Let me know if I can clarify anything, but I'll write an article by this weekend or so, with pics, and hopefully some 850C graphs that show motor power and temp to compare to each other... Of course looking at cadence as well, as it helps to keep cadence up..
"Never use thermal compounds and thermal pads together."
https://blog.arctic.ac/blog/2015/07/23/ ... mal-paste/
Not sure if always true.

Forgot to take into account typical BLDC motor efficiency (85%), so the requered power handling capacity of the heat pipe would be only around 50-60W for a 350W motor. That would mean that wrapping one 5 mm pipe around the motor and attaching it with thermal epoxy in to the round corner next to the controller should be enough. This way there isn't any need to attach anything to the black low thermal mass external cover.

Another low key solution I can think of would be tying around the motor some 2-5mm thick OFHC copper L bends depending on measurements in between the screws around in conjunction with thermal pads using a jubilee clip. The other ends would press against the round protrusion of the external cover above the motor terminal plate making it possible to put some pressure on the 2 mm thick thermal pads while tightening the cower screws.

Re: New "TSDZ2 Torque Sensor Central Motor"

Posted: Sep 03 2019 2:22pm
by samuelsson87
Hi! I just bought a motor and wonder if I can test the motor's torque sensor without having it mounted on the bike?
Walk assist and throttle works but i cant get the motor running by just winding the crank by hand..

Re: New "TSDZ2 Torque Sensor Central Motor"

Posted: Sep 03 2019 2:45pm
by andrea_104kg
I do not think it is possible. The torque sensor must feel a resistance, otherwise there is no torque.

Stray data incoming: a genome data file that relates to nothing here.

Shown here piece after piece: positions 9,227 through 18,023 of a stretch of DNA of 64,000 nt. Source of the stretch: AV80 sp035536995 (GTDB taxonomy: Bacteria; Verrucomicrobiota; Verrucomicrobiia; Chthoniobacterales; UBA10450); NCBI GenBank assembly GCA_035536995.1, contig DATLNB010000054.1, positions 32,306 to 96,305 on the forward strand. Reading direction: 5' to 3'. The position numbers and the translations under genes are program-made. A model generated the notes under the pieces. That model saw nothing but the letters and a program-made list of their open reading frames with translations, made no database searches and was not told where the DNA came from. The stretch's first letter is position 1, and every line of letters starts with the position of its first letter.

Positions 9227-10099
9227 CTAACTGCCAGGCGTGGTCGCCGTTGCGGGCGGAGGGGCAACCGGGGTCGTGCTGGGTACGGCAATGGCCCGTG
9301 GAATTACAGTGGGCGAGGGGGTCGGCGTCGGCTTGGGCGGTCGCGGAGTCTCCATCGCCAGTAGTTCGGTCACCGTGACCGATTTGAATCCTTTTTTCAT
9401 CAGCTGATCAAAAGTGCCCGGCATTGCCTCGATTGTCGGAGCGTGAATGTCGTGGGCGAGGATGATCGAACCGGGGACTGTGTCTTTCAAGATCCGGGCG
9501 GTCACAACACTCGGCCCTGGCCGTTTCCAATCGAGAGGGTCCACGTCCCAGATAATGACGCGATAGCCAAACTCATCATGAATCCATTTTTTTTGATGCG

On the descent, for example, the engine does not start by turning the pedals ... the wheel does not resist.

Re: New "TSDZ2 Torque Sensor Central Motor"

Posted: Sep 03 2019 2:51pm
by andrea_104kg
RicMcK wrote:
Sep 02 2019 11:22am
How about putting fine grit steel wool (000) pads between the motor and case? They are compressible, high conductivity.

Does the motor and case needs to be electrically isolated?
also exists fine copper wool, very good conductivity, i think that it work! it's suffit search on ebay...

Re: New "TSDZ2 Torque Sensor Central Motor"

Posted: Sep 03 2019 3:23pm
by samuelsson87
andrea_104kg wrote:
Sep 03 2019 2:45pm
I do not think it is possible. The torque sensor must feel a resistance, otherwise there is no torque.
On the descent, for example, the engine does not start by turning the pedals ... the wheel does not resist.
Ok, thanks. I've tried to 'hold' the chainring but I guess it's not an optimal setup ;)

Re: New "TSDZ2 Torque Sensor Central Motor"

Posted: Sep 03 2019 5:30pm
by knutselmaaster
samuelsson87 wrote:
Sep 03 2019 3:23pm
andrea_104kg wrote:
Sep 03 2019 2:45pm
I do not think it is possible. The torque sensor must feel a resistance, otherwise there is no torque.
On the descent, for example, the engine does not start by turning the pedals ... the wheel does not resist.
Ok, thanks. I've tried to 'hold' the chainring but I guess it's not an optimal setup ;)